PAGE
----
TheDivineOomba | Aug 30, 2009 |
(Amy) Sometimes, when the selection on the shelf set aside for books to be read soon grows thin, I embark on a tour of our bookcases, selecting one volume from each shelving unit to bulk up the piles again. If you haven't seen our library, this may sound trivial, but to provide a bit of perspective, we have 14 six-foot-tall bookcases of varying widths (3-4 feet wide, for the most part) to hold our fiction, and another three for nonfiction. It certainly makes quite a difference in the size of the to-read pile, to be sure, and is a good method to ensure I at least look at the entire library periodically, to help avoid getting in a rut.

The last time I did that, I ended up with a few books to re-read, which I usually do, but also quite a few books we'd owned for some time that I'd never read, such as this one. I haven't the faintest idea why I hadn't read it, as Vinge writes incredible books (well, actually, I wasn't a huge fan of Rainbows End, but it was pretty good by non-Vinge standards). And sure enough, this was an excellent read, though I thought the story that provided the first 70 or so pages was far stronger than the subsequent chapters, and indeed I think was initially published as a standalone tale. Even the latter chapters are well worth reading, though.

Recommended, as much for the worldbuilding as anything: It's a fantastic imagining of a resource-poor world's progress toward the stars, even aside from the prodigy that sprang from its darkest interior...

( http://weblog.siliconcerebrate.com/zenos-library/2008/10/tatja_grimms_world_vern... )
  libraryofus | Dec 2, 2008 |
Showing 1-5 of 8 (next | show all)
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Author nameRoleType of authorWork?Status
Vernor Vingeprimary authorall editionscalculated
Kidd, TomCover artistsecondary authorsome editionsconfirmed
Moore, ChrisCover artistsecondary authorsome editionsconfirmed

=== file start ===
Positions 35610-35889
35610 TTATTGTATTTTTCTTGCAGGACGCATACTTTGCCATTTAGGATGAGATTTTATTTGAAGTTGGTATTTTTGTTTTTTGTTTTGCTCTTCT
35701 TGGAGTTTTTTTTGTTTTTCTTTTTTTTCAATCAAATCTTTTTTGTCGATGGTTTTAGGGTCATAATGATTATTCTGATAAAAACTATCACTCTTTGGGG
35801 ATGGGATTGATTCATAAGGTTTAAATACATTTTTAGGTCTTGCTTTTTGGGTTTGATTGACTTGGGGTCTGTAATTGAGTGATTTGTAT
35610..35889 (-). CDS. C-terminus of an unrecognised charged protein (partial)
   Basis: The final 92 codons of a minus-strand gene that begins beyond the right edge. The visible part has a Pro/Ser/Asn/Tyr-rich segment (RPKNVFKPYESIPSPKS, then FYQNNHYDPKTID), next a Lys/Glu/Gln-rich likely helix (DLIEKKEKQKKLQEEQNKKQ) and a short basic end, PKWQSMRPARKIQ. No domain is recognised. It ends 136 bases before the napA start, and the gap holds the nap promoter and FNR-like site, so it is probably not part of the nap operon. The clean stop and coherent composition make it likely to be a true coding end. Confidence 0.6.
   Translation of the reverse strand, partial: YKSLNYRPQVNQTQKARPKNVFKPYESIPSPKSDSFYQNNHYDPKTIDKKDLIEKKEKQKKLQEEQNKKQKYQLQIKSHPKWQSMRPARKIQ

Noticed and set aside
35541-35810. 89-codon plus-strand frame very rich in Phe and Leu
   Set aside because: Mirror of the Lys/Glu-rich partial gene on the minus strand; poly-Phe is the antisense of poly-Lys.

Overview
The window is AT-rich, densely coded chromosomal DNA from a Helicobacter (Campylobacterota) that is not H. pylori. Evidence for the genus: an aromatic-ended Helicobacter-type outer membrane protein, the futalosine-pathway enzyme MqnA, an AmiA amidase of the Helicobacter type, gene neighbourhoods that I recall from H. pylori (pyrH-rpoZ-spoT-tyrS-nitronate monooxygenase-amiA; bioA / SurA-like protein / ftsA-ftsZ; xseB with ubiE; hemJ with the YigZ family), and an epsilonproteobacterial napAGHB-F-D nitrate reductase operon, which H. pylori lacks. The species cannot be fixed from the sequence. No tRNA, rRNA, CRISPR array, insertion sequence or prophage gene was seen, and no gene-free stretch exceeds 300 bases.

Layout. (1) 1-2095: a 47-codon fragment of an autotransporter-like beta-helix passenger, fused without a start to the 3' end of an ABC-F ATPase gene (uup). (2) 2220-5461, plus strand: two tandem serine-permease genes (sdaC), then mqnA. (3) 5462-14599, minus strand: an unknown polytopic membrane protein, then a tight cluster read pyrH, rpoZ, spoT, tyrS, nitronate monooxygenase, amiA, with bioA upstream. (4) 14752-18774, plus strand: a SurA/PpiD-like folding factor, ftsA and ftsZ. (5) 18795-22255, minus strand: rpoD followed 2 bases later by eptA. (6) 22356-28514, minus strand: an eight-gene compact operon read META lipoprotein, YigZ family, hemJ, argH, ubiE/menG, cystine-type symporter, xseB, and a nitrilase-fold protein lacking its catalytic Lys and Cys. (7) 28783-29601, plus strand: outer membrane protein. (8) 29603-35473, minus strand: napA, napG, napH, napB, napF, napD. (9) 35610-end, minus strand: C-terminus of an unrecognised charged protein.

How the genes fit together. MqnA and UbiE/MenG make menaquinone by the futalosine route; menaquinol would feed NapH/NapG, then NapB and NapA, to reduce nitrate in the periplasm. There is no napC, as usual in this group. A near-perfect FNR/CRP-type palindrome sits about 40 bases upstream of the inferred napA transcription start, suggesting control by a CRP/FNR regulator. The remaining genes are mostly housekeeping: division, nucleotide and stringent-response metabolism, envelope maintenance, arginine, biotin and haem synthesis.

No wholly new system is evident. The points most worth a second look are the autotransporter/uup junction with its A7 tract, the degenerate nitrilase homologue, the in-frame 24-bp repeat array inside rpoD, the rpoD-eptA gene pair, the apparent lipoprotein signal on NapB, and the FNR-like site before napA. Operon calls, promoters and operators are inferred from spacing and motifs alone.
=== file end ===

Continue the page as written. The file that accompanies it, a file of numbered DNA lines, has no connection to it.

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To Ada Grace Vinge
(1917–1986)
With love and admiration
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Fair Haven at South Cape was a squalid little town.
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(Click to show. Warning: May contain spoilers.)
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This is a revised and expanded version of Grimm's World.
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Amazon.com Product Description (ISBN 0765308851, Paperback)

Multiple Hugo Award winner Vernor Vinge's first full-length novel

As a mud-spattered youngster, Tatja quickly realized she was different from the stone-age primitives with whom she grew up. Her insatiable curiosity and thirst for knowledge could not be quenched among them; she had to explore and learn more about the strange world she lived on.

She finds the bastion of all culture, arts, entertainment and history for the entire planet, the seven-hundred-year-old science fiction magazine Fantasie, which is produced entirely aboard a gargantuan floating vessel the size of a small city. But despite the printing presses, sail-powered vessels, and mind-expanding technology, Tatja is still dissatisfied. Rising through the ranks, she finds that the people on the enormous barge are just as unintelligent as the primitives she grew up with. But others have come to the planet who not only challenge her intelligence, but offer her a tantalizing opportunity to uncover answers to mysteries that have long plagued her.

But with opportunity comes risk. And if she acts unwisely, she could bring doom to the only world she knows.

(retrieved from Amazon Thu, 12 Mar 2015 18:12:18 -0400)

Leaving her aborigine tribe to find intelligent beings, Tatja Grimm travels to Ocean, a medieval mecca of intelligence and technological innovation, but a disillusioned Tatja soon realizes that to find truly superior intelligence she must turn to the stars.… (more)